Love at Last Sight by Vedrana Rudan
Victoria, Texas. Dalkey Archive Press. 2017. 204 pages.
Vedrana Rudan’s new provocatrice, Tilda (unnamed until the penultimate chapter), recalls the protagonist of her first novel, Night, both middle-aged, middle-class wives with a daughter and a lover. Its focus the sexual battlefield—if Love at Last Sight does not, like Night, foreground realpolitik—it censures global institutions for creating an existential void that transforms love into war.
Rudan subverts structure, plot, and voice, employing a quasistructure—twelve chapters—and two elaborate, interconnected quasiplots: Tilda, dead, on a bucking horse, explaining why she killed her husband in order to learn her otherworldly terminus (a final twist transports her from outside the pearly gates to earth); the history of a hunt she and her husband undertook, which resulted in his murder. Pleading her case to invisible judges, Tilda reveals her backstory in a first-person, unparagraphed stream-of-consciousness, its acid humor laced with pain and anger. She manipulates her material, noting “minor digressions,” the need to “get back on track,” and the many inadequate segues, but justifies everything: “It’s tough for me to stick to topic because you aren’t saying anything . . .”
Tilda’s truths—e.g., “Power responds to Powerlessness,” “Man and woman are . . . nothing more than animals,” and women are “the under-est of underdogs on Earth”—announce her central themes. The hunt, a major trope, empowers the hunter and mirrors the quest for trophy mates: a mounted boar’s head embodies men and women emptied of internal lives. But societal definitions—men as “spirit, reason, charm, mind,” women as “tits, cunt, ass, eyes”—leave Tilda feeling “more than just tits, belly stretch marks . . . the fact that I have a cunt says nothing about me.” Confused, angry, yet acquiescing to those norms, she asks, “Am I a person?”
Proclaiming “it’s all biology after all,” Tilda nonetheless indicts an unholy triumvirate—Church, State, and Corporations—for mandating guilt, hypocrisy, and materialism to support a hierarchical global society that compels adherence to dangerous pieties and fosters power struggles in every sphere. Digressions about Albanians and Bosnians working on her new house underscore this; although female, as Croat and boss, Tilda is ethno-economically superior: “I am up, they are down.” Likewise, mocking Croatia’s fervent nationalism, she gleefully staunches her menstrual blood with napkins resembling Croatia’s coat-of-arms: “Stuff the Croatian national colors between my legs?! . . . This is against the law! There’s a Law about the Coat-of-Arms, Anthem, and the Presidential Sash.”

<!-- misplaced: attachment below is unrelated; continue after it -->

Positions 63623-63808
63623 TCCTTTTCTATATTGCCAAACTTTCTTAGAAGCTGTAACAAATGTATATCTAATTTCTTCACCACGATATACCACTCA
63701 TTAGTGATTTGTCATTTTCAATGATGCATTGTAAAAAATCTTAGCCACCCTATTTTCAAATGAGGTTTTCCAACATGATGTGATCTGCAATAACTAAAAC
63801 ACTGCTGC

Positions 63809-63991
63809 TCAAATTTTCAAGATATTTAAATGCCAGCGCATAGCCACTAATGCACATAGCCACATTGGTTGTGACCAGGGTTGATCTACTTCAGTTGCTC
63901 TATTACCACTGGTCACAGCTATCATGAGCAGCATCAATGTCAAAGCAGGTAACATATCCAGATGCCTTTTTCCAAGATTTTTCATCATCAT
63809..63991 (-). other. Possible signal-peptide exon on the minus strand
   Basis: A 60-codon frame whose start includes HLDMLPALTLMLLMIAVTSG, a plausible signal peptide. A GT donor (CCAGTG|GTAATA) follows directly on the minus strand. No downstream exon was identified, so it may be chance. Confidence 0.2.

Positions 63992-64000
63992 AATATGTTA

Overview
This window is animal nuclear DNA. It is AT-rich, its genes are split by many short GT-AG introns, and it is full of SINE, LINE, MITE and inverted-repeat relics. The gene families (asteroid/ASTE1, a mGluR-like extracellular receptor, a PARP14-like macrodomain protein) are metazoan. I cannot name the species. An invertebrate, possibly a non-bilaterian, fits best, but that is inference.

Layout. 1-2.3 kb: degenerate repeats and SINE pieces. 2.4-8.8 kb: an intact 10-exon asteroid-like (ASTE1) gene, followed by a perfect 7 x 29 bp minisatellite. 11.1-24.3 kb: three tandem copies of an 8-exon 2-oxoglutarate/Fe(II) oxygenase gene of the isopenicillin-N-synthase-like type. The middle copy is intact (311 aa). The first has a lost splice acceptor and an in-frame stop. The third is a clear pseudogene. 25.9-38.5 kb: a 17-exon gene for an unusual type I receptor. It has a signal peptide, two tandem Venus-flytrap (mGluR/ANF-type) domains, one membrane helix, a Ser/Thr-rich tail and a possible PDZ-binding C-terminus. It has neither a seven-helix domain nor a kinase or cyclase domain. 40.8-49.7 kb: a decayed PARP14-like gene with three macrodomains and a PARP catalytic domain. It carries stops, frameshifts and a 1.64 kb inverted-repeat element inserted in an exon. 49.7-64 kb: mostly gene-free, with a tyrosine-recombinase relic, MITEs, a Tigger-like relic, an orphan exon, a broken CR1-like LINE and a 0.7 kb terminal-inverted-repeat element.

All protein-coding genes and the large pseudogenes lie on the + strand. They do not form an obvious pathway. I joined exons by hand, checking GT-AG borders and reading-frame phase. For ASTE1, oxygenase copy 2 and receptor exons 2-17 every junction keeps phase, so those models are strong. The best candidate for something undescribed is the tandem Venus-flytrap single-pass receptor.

The ugliness of Love at Last Sight—insecure, abusive fathers and husbands, passive mothers and wives, complicit in their own abuse or thirsting for revenge, daughters abused or ignored, vomit, hairy asses, dirty pricks, and orgasms, real or feigned—recalls the works of Genet and Céline, the medium their message. These grotesque images record the death of love, destroyed by that capitalist culture which postcommunist Croatia so warmly embraced. But Tilda’s tragicomic rant reveals her need for real connection and her sense that whatever the system in power, one can choose, if one dares, to become a human being: “A genuine life is marching along, not giving a fuck for what people think.”
North Carolina A&T University